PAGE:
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In Search of: The Last Caps of Derby

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After New Era announced last year that their Derby, NY plant would shut down in June of this year, I made it my mission to visit as many ballparks as I could to search for New Era's USA made caps before they were gone. I made it to nearly twenty professional ballparks. Unfortunately, the plague of imported caps replacing the USA-made caps was well underway. However, I did have some success. Please follow along to the story of my journey.
After attending MLB "fan fests" and memorabilia sales at the start of the year, I began the start of the 2019 season in Sacramento at the River Cats annual "Pre-Season Party" on March 3rd. I purchased their two new styles, both made in USA. The River Cats went on to become the Triple-A National Champions.
My first MLB game was with the Oakland Athletics. I found "Kelley Green" caps with the MLB 150 patch made in the USA, but in all other styles with the patch they were imported.
On April 7th, I made a trip to Orange …

Ballcaps of Interstate 5: The Ultimate Baseball Road Trip

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Do you live on the West Coast of the United States and want to plan the ultimate baseball road trip? What If I told you that you could visit TEN different ballparks in the United States just by staying on one route the entire time? It's simple and easy. This article will focus on the ballparks that are located along Interstate 5.

Visiting all ten ballparks on one road trip could be quite a daunting task. You would also have to count on all teams being home, which probably won't happen. Since I live in the SF Bay Area, I broke the road trip into several trips.

Interstate 5 begins its long journey northward at the US/Mexico border in California not far south of San Diego. The first professional ballpark you will encounter is Petco Park, home of the San Diego Padres. The ballpark is roughly a mile from Interstate 5.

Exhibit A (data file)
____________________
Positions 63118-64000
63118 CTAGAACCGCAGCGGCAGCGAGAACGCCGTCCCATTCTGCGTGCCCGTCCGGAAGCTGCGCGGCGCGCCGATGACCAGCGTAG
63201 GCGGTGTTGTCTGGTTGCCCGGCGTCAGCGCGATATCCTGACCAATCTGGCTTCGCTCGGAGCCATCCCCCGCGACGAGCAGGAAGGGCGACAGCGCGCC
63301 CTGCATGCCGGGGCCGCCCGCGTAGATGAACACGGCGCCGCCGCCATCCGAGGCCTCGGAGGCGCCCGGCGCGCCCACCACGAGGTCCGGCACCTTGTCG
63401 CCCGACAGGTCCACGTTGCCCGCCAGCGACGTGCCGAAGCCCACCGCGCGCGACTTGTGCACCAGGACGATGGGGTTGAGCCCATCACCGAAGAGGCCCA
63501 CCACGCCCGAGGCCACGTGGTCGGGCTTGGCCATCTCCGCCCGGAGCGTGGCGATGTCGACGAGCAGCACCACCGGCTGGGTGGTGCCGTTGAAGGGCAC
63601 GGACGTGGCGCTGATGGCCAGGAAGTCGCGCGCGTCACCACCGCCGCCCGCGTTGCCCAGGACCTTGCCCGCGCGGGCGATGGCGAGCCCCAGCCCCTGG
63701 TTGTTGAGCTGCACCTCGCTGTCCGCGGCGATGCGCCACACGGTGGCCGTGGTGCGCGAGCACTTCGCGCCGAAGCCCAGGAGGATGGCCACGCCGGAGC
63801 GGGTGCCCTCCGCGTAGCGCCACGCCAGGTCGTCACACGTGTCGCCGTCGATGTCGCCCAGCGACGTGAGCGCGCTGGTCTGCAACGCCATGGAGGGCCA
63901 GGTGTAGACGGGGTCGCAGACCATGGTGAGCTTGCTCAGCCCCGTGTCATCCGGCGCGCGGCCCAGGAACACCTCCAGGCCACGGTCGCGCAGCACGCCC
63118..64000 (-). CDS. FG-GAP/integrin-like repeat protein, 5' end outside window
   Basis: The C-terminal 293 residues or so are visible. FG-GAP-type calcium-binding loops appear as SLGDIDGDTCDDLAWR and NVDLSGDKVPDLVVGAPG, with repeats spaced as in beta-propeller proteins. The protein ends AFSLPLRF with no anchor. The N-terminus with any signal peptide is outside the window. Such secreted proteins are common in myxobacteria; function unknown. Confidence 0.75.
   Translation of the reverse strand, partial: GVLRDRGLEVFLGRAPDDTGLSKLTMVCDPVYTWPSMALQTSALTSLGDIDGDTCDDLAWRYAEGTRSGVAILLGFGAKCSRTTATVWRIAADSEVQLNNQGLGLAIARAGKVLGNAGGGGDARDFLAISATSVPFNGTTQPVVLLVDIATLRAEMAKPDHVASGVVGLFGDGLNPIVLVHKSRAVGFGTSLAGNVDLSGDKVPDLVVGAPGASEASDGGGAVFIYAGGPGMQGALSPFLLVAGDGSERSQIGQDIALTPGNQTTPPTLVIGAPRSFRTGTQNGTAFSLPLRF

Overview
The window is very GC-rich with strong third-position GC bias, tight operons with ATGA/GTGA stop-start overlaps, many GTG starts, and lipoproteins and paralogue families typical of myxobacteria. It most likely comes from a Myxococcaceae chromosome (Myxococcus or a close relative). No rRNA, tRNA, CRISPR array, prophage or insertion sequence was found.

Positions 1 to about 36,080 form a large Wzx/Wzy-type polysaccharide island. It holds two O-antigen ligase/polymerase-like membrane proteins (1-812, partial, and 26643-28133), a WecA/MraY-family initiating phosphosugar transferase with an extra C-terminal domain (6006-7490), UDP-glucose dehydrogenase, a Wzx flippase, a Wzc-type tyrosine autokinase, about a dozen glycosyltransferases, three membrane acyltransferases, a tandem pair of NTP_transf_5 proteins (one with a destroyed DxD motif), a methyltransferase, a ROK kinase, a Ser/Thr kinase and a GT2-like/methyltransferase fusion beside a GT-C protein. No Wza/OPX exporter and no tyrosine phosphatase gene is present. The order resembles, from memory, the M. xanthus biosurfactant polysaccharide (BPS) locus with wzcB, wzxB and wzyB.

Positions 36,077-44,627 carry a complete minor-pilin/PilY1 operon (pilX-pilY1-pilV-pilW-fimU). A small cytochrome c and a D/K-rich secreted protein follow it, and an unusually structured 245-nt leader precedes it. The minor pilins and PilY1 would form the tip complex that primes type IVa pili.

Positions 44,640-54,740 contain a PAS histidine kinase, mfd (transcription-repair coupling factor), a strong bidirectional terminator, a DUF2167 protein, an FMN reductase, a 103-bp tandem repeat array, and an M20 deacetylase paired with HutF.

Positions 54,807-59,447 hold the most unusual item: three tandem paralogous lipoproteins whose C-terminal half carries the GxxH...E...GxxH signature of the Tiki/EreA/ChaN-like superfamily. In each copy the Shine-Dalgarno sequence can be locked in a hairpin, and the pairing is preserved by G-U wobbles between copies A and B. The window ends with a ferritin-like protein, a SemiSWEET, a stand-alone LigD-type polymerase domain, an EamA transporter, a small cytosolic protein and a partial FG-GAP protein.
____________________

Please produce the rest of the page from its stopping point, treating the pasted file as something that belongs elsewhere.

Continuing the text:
About one hundred miles up Interstate 5 north of San Diego, you'll reach Anaheim. Angel Stadium is less than a mile from I-5.
Just over thirty miles north of Anah…

Change Isn't Always a Good Thing

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The Ballcap Blog is back!

I'd like to discuss the events that took place over the past year with New Era closing their plant in Derby, NY.

In November of 2018 it was announced that New Era would be closing their manufacturing plant in Derby, NY, their last US manufacturing plant. The plan was to close the plant in March of this year, but some workers stayed to do some additional work until June. The last caps made in Derby were MLB player issue caps for special events (4th of July, etc). Many looked for answers. New Era's official statement was that they no longer wanted to manufacture their own product and wanted to be more of a "brand" than a manufacturer. The MLBPA spoke out and asked New Era to keep the plant open but it was to no avail. Some blamed politics as New Era's real reason for the closure. New York state's tax incentives for the plant were expiring. Others blamed Trump's tariffs, which hit the headwear industry hard and New Era spoke out abo…

Minoring in Taco Bell

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UPDATED 10/1/19

Not to toot my own horn, but I do consider myself to be the foremost expert on the history of the "bell panel" baseball cap started by the San Diego Padres, typically known as the "Taco Bell" cap. If you read my previous blogs you will notice that the shape of the front panel of the cap resembles a bell when looked at straight-on. The reason for that is because the Padres celebrate the California missions. The missions all had bells at the top of the buildings and well, so did the Padres players by donning these caps. It all makes sense.